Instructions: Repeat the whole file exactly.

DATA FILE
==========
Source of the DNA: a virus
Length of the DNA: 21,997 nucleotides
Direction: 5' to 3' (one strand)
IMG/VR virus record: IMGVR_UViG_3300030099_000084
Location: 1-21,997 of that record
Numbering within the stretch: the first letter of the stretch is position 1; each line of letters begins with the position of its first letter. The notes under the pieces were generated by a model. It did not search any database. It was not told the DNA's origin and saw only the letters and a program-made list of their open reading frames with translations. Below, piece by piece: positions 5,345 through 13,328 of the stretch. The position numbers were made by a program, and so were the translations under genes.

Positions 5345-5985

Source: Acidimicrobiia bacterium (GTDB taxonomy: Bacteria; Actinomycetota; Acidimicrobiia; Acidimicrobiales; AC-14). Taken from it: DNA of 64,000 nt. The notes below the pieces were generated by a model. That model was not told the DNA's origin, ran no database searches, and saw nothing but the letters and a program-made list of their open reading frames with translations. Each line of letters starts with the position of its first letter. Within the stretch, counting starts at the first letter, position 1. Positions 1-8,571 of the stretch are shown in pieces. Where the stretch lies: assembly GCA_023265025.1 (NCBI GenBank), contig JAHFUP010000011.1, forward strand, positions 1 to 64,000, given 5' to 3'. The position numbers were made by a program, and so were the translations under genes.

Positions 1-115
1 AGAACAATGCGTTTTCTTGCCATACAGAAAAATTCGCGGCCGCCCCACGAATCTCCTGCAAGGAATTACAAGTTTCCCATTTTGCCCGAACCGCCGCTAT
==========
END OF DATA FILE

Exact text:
Source of the DNA: a virus
Length of the DNA: 21,997 nucleotides
Direction: 5' to 3' (one strand)
IMG/VR virus record: IMGVR_UViG_3300030099_000084
Location: 1-21,997 of that record
Numbering within the stretch: the first letter of the stretch is position 1; each line of letters begins with the position of its first letter. The notes under the pieces were generated by a model. It did not search any database. It was not told the DNA's origin and saw only the letters and a program-made list of their open reading frames with translations. Below, piece by piece: positions 5,345 through 13,328 of the stretch. The position numbers were made by a program, and so were the translations under genes.

Positions 5345-5985

Source: Acidimicrobiia bacterium (GTDB taxonomy: Bacteria; Actinomycetota; Acidimicrobiia; Acidimicrobiales; AC-14). Taken from it: DNA of 64,000 nt. The notes below the pieces were generated by a model. That model was not told the DNA's origin, ran no database searches, and saw nothing but the letters and a program-made list of their open reading frames with translations. Each line of letters starts with the position of its first letter. Within the stretch, counting starts at the first letter, position 1. Positions 1-8,571 of the stretch are shown in pieces. Where the stretch lies: assembly GCA_023265025.1 (NCBI GenBank), contig JAHFUP010000011.1, forward strand, positions 1 to 64,000, given 5' to 3'. The position numbers were made by a program, and so were the translations under genes.

Positions 1-115
1 AGAACAATGCGTTTTCTTGCCATACAGAAAAATTCGCGGCCGCCCCACGAATCTCCTGCAAGGAATTACAAGTTTCCCATTTTGCCCGAACCGCCGCTAT